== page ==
Some countries, such as Singapore and Austria, operate a ‘hard opt-out’ policy. In these schemes, families cannot overrule and this leads to high organ donor rates. However, this type of policy is unpopular with large sections of the electorate who feel it is over paternalistic.

Forcing people to make a choice

Is it possible to force people to make a choice and so reveal their preferences to others? This is a policy of active choice. For example, the government could make the issuing of a driving licence conditional on a people making a choice about whether or not to sign the organ donor register.

This type of policy has been trialled in the USA with the take up of home delivered prescriptions. For the majority of people, there are clear advantages of choosing to have home delivered prescriptions rather than visiting a pharmacy – it is both cheaper and involves less time/hassle. However, the default option is to visit a pharmacy and one study found that only 6 per cent of people chose home delivered options. With the introduction of active choice, this figure increased to 42 per cent.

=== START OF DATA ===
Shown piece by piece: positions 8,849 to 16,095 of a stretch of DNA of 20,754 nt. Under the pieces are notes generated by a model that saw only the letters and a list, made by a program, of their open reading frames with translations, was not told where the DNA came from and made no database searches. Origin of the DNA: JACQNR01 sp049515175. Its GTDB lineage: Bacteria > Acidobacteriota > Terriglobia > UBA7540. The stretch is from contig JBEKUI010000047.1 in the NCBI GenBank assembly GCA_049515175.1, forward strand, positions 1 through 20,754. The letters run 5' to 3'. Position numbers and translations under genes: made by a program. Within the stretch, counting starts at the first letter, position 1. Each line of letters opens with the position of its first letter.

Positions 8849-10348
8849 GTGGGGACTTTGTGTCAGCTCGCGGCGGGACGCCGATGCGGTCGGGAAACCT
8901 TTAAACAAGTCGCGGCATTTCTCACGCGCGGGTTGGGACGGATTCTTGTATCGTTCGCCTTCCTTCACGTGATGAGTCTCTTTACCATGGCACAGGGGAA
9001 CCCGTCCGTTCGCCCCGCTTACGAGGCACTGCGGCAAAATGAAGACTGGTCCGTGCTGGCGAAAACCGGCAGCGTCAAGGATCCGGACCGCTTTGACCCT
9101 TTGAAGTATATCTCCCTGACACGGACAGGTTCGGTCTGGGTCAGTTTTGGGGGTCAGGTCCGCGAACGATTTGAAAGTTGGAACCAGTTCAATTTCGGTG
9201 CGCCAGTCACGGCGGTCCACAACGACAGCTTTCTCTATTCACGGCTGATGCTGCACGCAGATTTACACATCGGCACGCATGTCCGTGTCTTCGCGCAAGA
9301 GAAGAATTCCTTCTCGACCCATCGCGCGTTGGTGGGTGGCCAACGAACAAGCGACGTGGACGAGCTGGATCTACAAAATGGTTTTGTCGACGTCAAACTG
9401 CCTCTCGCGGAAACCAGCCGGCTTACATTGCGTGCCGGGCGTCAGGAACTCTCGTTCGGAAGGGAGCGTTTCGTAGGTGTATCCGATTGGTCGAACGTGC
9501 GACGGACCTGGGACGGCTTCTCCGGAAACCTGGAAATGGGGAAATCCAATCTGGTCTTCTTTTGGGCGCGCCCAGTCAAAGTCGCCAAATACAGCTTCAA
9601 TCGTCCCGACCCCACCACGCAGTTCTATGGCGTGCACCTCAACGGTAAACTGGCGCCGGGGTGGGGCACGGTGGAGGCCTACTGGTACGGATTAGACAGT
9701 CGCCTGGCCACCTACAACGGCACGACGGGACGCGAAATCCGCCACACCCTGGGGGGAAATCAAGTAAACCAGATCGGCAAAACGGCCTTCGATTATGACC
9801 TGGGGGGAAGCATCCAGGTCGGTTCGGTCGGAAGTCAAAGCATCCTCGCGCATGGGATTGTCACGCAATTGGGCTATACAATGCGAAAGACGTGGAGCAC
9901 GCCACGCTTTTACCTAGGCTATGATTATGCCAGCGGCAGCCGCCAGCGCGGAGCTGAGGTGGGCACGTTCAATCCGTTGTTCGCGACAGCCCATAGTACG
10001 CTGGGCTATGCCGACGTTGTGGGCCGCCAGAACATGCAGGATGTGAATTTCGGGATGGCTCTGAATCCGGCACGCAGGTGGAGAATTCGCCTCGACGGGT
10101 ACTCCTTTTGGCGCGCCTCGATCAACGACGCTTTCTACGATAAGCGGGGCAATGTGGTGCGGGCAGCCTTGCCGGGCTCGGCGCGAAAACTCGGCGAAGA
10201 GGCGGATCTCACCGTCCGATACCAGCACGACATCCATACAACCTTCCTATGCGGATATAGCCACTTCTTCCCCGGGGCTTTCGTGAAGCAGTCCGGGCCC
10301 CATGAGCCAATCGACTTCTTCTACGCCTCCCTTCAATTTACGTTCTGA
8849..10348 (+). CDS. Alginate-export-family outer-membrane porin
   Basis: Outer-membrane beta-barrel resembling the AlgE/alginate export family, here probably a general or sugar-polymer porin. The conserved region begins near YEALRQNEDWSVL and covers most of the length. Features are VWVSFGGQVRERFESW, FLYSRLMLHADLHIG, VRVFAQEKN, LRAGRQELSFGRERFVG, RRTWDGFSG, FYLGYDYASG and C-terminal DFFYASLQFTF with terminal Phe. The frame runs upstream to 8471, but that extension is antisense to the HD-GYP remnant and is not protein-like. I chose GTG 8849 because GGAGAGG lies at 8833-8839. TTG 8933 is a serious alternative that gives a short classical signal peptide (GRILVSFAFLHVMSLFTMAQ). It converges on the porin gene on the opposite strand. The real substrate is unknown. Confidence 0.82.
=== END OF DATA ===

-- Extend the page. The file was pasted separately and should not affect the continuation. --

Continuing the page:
Some have argued that it is socially undesirable to force people to make a choice. An alternative is simplified active choice – people can either make a choice or accept the default option.

Articles

Questions

  1. Explain why changing the default option should have no impact on people who behave in ways that are consistent with the rational choice model in economics.
  2. What is present bias? How does it differ from simple impatience? Explain how present bias might help to explain the impact of changing the default option.